Skip to main content

C3 Linearization and Python MRO(Method Resolution Order)

·3 mins

Python supports multiple inheritance, its class can be derived from more than one base classes. If the specified attribute or methods was not found in current class, how to decide the search sequence from superclasses? In simple scenario, we know left-to right, bottom to up. But when the inheritance hierarchy become complicated, it’s not easy to answer by intuition.

For instance, what’s search sequence of class M?

class X:pass
class Y: pass
class Z:pass
class A(X,Y):pass
class B(Y,Z):pass
class M(B,A,Z):pass

The answer is: M, B, A, X, Y, Z, object

C3 Algorithm #

How did Python generate this sequence? After Python 2.3, it use C3 Linearization algorithm.

C3 follows these two equation:

L[object] = [object]
L[C(B1…BN)] = [C] + merge(L[B1]…L[BN], [B1, … ,BN])

L[C] is the MRO of class C, it will evaluate to a list.

The key process is merge, it get a list and generate a list by this way:

  1. First, check the first list’s head element(L[B1]) as H.
  2. If H is not in the tail of other list, output it, and remove it from all of the list, then go to step 1. Otherwise, check the next list’s head as H, go to step 2. (tail means the rest of the list except the first element)
  3. If merge’s list is empty, end algorithm. If list is not empty but not able to find element to output, raise error.

That seems complicated, I’ll use the previous example again to explain the calculation of C3.

Let’s begin with the easy ones. Firstly, calculate A’s MRO:

         # X is not tail of other list, use it as H
         # obj is in the tail of[Y.obj], use Y as H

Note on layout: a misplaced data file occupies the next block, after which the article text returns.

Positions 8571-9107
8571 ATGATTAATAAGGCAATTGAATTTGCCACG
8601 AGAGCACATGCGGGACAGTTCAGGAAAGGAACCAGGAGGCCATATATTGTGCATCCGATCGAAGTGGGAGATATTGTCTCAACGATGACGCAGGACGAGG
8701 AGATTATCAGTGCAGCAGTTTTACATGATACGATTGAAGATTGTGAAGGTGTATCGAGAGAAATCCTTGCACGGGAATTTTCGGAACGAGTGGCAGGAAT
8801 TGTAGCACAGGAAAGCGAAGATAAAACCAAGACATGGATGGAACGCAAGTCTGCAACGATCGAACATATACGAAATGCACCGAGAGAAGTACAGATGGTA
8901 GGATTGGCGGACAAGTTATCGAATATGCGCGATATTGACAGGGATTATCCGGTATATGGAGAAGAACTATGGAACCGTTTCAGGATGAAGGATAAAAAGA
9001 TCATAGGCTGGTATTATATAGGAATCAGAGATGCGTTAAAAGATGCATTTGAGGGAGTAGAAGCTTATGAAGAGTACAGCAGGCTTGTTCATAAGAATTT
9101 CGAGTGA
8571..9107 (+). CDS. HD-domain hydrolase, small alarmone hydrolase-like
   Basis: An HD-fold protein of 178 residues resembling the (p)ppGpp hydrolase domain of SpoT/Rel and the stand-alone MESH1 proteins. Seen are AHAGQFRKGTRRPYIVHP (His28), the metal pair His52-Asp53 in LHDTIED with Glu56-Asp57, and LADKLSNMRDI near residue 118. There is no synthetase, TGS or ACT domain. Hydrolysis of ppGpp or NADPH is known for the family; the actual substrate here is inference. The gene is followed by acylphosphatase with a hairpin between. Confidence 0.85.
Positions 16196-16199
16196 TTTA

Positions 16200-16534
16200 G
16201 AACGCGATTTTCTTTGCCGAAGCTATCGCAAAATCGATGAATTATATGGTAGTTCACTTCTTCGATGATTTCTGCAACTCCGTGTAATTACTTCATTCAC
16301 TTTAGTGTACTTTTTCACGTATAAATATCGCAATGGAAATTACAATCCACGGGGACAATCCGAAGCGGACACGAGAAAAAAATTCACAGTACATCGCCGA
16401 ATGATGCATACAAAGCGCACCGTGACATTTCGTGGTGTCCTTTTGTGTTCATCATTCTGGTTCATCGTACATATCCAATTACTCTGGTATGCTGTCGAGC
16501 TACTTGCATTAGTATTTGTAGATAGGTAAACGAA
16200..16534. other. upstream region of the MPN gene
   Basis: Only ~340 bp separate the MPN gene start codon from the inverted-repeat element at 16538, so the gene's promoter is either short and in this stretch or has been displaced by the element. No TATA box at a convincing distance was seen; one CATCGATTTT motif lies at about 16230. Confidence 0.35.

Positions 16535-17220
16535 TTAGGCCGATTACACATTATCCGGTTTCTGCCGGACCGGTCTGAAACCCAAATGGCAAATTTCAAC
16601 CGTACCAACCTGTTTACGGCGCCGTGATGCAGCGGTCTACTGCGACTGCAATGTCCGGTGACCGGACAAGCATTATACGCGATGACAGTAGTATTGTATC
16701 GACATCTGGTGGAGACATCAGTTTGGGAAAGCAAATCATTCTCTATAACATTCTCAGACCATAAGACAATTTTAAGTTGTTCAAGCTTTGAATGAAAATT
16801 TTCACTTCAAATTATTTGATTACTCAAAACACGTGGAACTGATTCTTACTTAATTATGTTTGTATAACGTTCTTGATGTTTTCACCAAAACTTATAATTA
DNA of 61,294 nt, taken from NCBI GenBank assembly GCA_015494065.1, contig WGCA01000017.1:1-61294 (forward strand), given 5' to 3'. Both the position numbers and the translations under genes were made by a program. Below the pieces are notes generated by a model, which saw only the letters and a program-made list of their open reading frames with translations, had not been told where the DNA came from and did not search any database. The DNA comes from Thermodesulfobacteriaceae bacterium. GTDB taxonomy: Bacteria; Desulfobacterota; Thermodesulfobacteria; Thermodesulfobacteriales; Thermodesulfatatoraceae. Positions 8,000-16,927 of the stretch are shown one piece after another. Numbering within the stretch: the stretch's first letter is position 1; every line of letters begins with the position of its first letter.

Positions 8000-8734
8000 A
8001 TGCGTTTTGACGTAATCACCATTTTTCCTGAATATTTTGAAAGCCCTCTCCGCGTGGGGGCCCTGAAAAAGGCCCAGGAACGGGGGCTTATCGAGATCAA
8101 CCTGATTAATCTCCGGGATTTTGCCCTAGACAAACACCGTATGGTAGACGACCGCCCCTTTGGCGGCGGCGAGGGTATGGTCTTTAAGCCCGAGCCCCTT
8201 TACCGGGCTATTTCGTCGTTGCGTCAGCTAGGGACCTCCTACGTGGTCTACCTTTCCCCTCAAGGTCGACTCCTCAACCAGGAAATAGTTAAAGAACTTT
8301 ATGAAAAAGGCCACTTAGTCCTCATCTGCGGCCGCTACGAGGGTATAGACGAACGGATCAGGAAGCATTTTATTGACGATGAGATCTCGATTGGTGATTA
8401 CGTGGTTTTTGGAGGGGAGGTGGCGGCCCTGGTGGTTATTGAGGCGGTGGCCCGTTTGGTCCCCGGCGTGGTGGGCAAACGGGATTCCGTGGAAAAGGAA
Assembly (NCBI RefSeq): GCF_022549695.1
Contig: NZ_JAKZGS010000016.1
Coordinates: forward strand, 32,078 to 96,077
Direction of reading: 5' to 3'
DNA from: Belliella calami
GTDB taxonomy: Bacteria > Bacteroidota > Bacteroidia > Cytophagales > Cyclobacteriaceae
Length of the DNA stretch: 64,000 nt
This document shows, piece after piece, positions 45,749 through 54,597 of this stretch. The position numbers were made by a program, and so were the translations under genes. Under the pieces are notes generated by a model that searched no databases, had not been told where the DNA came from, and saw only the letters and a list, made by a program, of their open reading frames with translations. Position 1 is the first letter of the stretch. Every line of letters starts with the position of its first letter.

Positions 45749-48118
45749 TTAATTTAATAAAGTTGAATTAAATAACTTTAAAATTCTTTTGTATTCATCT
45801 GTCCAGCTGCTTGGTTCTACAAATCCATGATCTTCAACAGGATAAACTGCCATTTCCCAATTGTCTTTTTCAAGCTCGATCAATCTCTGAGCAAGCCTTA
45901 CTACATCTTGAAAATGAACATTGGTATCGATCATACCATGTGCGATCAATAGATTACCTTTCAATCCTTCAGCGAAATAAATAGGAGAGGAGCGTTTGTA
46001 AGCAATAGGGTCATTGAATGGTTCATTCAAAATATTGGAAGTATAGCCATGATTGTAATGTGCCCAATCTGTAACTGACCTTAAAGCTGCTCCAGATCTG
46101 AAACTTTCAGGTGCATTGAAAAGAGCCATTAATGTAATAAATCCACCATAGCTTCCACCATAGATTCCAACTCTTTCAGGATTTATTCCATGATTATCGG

B’s MRO [B,Y,Z,obj] and Z’s MRO [z,obj] can also be calculated.

Now we can get M’s MRO:

         # Y is in the tail of [A,X,Y,obj], use A as H
         # Y is in the tail of [X,Y,obj], use X as H

MRO and super() #

super also use C3 to find the inherited method to execute.

For instance, C’s MRO is C,A,B,Base,obj, so after enter A, it will output enter B rather than enter base.

class Base:
    def __init__(self):
        print('enter base')
        print('leave base')

class A(Base):
    def __init__(self):
        print('enter A')
        super(A, self).__init__()
        print('leave A')

class B(Base):
    def __init__(self):
        print('enter B')
        super(B, self).__init__()
        print('leave B')

class C(A, B):
    def __init__(self):
        print('enter C')
        super(C, self).__init__()
        print('leave C')

c = C()
enter C
enter A
enter B
enter base
leave base
leave B
leave A
leave C

super works like this, it will get inst’s MRO, find cls’s index, return next class in MRO. (In python3, super(A,self) can be write as super())

def super(cls, inst):
    mro = inst.__class__.mro()
    return mro[mro.index(cls) + 1]

When running this line super(C, self).__init__(), self is C’s instance, mro is:

[<class '__main__.C'>, <class '__main__.A'>, <class '__main__.B'>, <class '__main__.Base'>, <class 'object'>]

So it returns A, and A will execute __init__(), then calling super(A, self).__init__(), end enter B’s __init__(). (C’s instance inst will pass as self in the calling chain.)

Ref #

  1. The Python 2.3 Method Resolution Order
  2. Python Multiple Inheritance
  3. python之理解super及MRO列表
  4. Python的MRO以及C3线性化算法
  5. C3 linearization